Spot Bias In Your Workplace

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Mature woman in the workplace

The theme for International Women’s Day in 2022 is “#BreakTheBias, but you have to notice it in the first place.

… You’re in a team meeting.  Your female colleague is late. You’ve noticed she’s seemed very stressed since she got back from maternity leave and has missed a couple of deadlines. Your boss starts the meeting, muttering (loud enough for all to hear) “she’s probably crying in the toilets”.

… You are working hard on attracting a new client. In a strategy meeting, you are discussing who to send to an event where there may be an opportunity to seal the deal. A very experienced female colleague in her early 50s is dismissed as “not the image we want to project”.

… A new female Director is appointed. Your colleague warns you to “watch your back” when dealing with her. “She’s so hard-nosed and aggressive, a real bitch – she’ll shaft anyone to get on”.

You don’t say anything about any of this, even though it makes you feel uncomfortable. Nor does anyone else. But everyone knows what’s going on. Reactions and behaviour are shaped by how we expect or are invited by society to expect women to appear or behave.

This is a complex issue in which unconscious bias plays a big role. It is not even gender specific: women can be biased against other women based on gender expectations, often without realising it. Work can become a toxic environment for any employee impacted by such bias, who feels their voice is not heard or they are being treated unfairly compared to their colleagues.

There are significant costs for employers who don’t recognise these issues or don’t know how to address them. Stress related absence is expensive and puts additional pressure on others. Poor relationships between colleagues can descend into time consuming and destructive grievance procedures. Employees who feel they are being held back may seek new opportunities in a more balanced environment. For those who stay, the feeling that the cards are stacked against them can sap motivation and creativity.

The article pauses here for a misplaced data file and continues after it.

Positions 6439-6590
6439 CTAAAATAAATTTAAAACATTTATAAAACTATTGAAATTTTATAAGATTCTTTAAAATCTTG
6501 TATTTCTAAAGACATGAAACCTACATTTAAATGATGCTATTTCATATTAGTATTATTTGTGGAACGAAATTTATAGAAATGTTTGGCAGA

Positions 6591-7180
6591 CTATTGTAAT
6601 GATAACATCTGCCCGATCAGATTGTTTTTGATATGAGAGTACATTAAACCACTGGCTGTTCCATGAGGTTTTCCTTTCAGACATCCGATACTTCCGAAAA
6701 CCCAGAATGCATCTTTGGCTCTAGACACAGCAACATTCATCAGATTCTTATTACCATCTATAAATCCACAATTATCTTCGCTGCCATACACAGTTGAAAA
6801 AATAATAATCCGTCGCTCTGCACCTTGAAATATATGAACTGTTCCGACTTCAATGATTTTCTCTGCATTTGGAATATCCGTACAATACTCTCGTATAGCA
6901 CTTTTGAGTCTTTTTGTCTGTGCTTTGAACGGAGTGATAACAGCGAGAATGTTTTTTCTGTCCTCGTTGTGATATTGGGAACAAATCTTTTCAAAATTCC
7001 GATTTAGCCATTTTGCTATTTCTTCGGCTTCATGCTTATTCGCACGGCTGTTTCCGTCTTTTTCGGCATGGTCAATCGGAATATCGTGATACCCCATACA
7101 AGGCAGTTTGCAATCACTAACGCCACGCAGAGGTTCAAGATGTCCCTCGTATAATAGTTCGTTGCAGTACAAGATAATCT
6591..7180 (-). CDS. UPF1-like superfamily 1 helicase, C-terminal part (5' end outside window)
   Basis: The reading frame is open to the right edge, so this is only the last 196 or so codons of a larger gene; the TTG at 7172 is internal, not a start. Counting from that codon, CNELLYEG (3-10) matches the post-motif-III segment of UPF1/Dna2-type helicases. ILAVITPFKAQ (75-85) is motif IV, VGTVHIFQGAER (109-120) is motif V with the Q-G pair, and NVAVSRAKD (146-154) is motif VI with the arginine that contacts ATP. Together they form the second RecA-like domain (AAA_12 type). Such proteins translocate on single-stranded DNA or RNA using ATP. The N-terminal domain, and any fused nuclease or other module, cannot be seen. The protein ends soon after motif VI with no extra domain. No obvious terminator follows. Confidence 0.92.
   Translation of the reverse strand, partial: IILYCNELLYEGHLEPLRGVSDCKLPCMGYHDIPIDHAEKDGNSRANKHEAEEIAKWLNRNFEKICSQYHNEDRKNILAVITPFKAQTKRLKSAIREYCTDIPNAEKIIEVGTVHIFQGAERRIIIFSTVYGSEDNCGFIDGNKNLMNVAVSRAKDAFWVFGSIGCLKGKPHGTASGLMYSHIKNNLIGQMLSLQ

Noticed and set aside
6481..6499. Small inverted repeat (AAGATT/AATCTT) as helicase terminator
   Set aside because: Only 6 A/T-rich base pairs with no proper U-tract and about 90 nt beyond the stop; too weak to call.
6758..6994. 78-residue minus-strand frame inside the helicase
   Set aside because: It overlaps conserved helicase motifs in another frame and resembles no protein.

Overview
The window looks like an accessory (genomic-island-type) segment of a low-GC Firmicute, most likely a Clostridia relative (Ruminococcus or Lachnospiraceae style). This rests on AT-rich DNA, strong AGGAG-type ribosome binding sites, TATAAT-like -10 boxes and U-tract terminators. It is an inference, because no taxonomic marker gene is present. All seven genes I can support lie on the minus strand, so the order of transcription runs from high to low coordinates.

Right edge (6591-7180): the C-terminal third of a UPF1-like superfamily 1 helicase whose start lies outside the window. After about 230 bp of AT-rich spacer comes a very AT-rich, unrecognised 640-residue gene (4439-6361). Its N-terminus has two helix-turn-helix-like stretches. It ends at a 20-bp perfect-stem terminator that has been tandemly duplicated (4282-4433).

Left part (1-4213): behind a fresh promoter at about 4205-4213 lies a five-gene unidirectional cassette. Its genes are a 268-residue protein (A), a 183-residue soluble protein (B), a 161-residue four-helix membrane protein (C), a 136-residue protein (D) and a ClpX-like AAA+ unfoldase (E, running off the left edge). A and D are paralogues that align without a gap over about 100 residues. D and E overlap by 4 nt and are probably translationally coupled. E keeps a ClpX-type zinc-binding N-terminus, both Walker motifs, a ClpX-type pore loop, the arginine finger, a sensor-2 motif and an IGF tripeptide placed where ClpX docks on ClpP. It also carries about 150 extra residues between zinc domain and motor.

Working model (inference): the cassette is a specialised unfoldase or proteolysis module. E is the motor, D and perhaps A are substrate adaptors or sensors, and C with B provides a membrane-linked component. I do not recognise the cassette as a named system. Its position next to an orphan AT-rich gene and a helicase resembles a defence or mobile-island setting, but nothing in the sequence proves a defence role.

People who see their colleagues treated in this way can find it upsetting and get frustrated by their own reluctance to speak out if they feel they won’t be supported.

Some organisations will need a much bigger culture shift than others to create an environment in which people feel safe identifying bias and calling it out in the knowledge it will be dealt with – and not brushed under the carpet.

At YESS Law we deal with the impact of bias against women on a daily basis.  For example, it’s a recurring theme in our work with Maternity Action supporting women who are pregnant, on or returning from maternity leave.  Assumptions about their needs and aspirations lead to disagreements and sometimes the breakdown of the working relationship. Not only is it devastating for the women and their families, but when issues of this type are not addressed, it leads to employers losing talented and experienced staff.

We’d love to live in a world where this represents a much smaller part of our work. Where women are treated based on facts and reality, rather than perceptions and assumptions. YESS Law will help #BreakTheBias by supporting employees to challenge constructively wherever it occurs.

 

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